FOI Advisory Council Opinion AO-06-15

August 5, 2015

Bruce Potter
Northern Virginia Media Services
Post Office Box 591
Leesburg, Virginia  20178

The staff of the Freedom of Information Advisory Council is authorized to issue advisory opinions.  The ensuing staff advisory opinion is based solely upon the information presented in your electronic mail message dated July 7, 2015 and two news articles linked therein.[1]

Dear Mr. Potter:

You have asked whether a local governing body may convene a closed meeting in order to discuss the salaries of the members pursuant to the personnel closed meeting exemption.  As background, you related that the Prince William County Board of Supervisors (the Board) held a closed meeting under this exemption and discussed giving supervisors salary increases.  You indicated that two supervisors left the meeting and protested that it was not a proper topic for discussion in closed meeting.  It appears that other supervisors disagreed, stating that the discussion in closed meeting was proper because the exemption allows for the discussion of salaries.  The news articles you linked stated that by law, the supervisors can only give themselves raises during election years, and that any raise would not go into effect until the next Board is sworn in after the election.[2]  The news articles also stated that the proposal was to raise all supervisors' salaries, including the chairman's, in order to bring them closer to the market average for similarly-situated localities.  The facts presented do not describe any discussion of particular individuals, instead indicating that the discussions concerned across-the-board salary changes for the positions of supervisor and chairman in comparison to the pay rates in other localities.

The relevant policy of the Virginia Freedom of Information Act (FOIA) stated in subsection B of § 2.2-3700 is to ensure "the people of the Commonwealth ready access to public records in the custody of a public body or its officers and employees, and free entry to meetings of public bodies wherein the business of the people is being conducted."  The policy continues by stating that "[a]ll public records and meetings shall be presumed open, unless an exemption is properly invoked."  The policy also provides direction in interpreting exemptions: "Any exemption from public access to records or meetings shall be narrowly construed and no record shall be withheld or meeting closed to the public unless specifically made exempt pursuant to this chapter or other specific provision of law."  The relevant part of the personnel exemption at issue, subdivision A 1 of § 2.2-3711, provides that public bodies may hold closed meetings for the purpose of "[d]iscussion, consideration, or interviews of prospective candidates for employment; assignment, appointment, promotion, performance, demotion, salaries, disciplining, or resignation of specific public officers, appointees, or employees of any public body."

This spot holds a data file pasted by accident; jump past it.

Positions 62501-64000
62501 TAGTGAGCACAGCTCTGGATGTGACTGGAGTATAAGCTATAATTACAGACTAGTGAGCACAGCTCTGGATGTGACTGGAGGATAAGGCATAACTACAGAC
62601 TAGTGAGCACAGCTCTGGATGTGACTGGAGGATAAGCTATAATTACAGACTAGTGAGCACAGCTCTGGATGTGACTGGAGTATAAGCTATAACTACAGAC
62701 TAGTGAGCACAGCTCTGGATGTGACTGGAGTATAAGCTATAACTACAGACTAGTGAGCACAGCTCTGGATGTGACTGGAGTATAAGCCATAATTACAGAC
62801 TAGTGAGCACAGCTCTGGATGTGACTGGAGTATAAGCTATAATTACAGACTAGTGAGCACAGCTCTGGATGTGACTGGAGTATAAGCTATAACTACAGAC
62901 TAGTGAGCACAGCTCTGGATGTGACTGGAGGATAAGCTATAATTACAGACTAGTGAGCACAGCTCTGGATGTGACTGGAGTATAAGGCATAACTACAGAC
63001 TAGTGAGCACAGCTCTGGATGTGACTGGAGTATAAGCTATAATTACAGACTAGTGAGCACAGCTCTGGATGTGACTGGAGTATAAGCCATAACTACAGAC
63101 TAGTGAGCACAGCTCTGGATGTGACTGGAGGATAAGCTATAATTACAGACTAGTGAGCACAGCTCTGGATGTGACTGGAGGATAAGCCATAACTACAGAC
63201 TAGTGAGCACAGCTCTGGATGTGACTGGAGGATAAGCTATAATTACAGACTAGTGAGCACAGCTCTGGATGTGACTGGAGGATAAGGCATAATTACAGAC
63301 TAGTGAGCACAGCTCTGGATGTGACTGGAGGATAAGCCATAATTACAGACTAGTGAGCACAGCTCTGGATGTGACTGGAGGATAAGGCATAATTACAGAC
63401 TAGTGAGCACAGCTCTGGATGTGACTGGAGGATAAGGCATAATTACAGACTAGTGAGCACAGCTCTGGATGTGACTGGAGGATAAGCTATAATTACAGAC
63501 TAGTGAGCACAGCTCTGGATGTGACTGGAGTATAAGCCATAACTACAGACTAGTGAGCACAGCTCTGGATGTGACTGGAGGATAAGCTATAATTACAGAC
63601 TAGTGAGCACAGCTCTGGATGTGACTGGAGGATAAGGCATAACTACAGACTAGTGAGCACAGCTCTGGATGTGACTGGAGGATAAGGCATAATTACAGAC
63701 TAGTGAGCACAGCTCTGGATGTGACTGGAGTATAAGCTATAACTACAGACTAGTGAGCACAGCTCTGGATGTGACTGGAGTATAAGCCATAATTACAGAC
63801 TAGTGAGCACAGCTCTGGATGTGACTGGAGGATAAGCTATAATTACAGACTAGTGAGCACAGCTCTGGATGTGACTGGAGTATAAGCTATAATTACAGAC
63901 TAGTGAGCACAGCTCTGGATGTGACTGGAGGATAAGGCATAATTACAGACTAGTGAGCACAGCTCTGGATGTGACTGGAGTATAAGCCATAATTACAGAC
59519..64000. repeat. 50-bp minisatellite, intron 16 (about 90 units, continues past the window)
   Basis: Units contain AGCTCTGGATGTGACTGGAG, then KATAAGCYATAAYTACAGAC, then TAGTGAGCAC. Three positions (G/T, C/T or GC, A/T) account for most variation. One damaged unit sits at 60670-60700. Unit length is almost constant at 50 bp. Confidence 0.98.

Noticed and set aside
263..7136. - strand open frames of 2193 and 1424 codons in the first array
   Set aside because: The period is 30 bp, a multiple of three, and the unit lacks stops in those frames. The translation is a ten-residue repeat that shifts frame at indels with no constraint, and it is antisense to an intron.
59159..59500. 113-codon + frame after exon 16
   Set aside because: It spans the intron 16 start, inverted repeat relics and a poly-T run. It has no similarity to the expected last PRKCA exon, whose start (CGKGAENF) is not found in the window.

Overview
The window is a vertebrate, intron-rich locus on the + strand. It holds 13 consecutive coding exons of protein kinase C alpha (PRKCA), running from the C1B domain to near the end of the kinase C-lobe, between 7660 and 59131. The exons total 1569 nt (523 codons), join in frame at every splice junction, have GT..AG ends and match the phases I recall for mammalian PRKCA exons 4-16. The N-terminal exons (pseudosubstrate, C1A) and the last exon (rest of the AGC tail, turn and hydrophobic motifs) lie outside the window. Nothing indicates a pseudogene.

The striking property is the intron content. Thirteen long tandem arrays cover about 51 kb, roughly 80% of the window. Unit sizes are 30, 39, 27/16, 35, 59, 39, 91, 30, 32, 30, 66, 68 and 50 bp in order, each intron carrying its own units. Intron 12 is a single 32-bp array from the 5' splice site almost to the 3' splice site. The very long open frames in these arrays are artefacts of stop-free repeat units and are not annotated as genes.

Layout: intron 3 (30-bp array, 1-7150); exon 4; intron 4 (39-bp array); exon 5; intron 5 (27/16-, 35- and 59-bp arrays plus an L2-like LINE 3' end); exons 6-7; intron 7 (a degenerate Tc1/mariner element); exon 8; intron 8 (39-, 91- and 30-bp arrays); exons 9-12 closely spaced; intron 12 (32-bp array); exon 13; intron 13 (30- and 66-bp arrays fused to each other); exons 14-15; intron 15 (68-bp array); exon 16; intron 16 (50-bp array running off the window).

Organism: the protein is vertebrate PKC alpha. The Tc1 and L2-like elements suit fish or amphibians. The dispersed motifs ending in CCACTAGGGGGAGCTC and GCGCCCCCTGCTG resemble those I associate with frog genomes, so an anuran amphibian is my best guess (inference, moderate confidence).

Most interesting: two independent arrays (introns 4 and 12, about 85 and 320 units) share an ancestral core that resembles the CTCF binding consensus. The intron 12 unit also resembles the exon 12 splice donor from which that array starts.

While there are several published advisory opinions from this office and the Office of the Attorney General (OAG) that address the use of this exemption in different situations, it does not appear that any prior published opinions have addressed the specific issue you present.  While not directly on point, a 1982 OAG opinion concerning the use of the personnel exemption to discuss an administrative reorganization is informative by analogy.  The Attorney General opined that the personnel exemption

allows private discussion of personnel matters involving individual employees. If the executive session discussion dealt with the assignment, appointment, promotion, performance, demotion, salaries, disciplining or resignation of public officers or employees, then such discussion was the proper subject of an executive meeting. This is proper even when the personnel decision is implemented through action which results in a reorganization.  If, however, the discussion was devoid of personnel considerations and dealt with the general policy of reorganization of the administrative structure of the school system, such discussion does not fall within the exemption.[3]

As the quoted OAG opinion and the language of the statute itself make clear, the exemption applies to discussions of "specific public officers, appointees, or employees of any public body."  [Emphasis added.]  In this instance as you have described it, the Board met to discuss salary increases generally that would not take effect until after the next election, not to discuss individual members of the Board.  As such, the discussion appears to be "devoid of personnel considerations" and therefore not a proper topic for a closed meeting under the personnel exemption.

Thank you for contacting this office.  I hope that I have been of assistance.

Maria J.K. Everett
Executive Director

[1] Jill Palermo, Prince William Board won't vote on raises; divided on legality of closed session, Prince William Today, July 7, 2015, available at; Jill Palermo, Supervisors' closed meeting possibly illegal, Prince William Today, June 18, 2015, available at
[2] While the articles do not provide specific Code cites, it appears to refer to Code § 15.2-1414.2.
[3] 1982-1983 Op. Atty. Gen. Va. 713 (internal endnote omitted).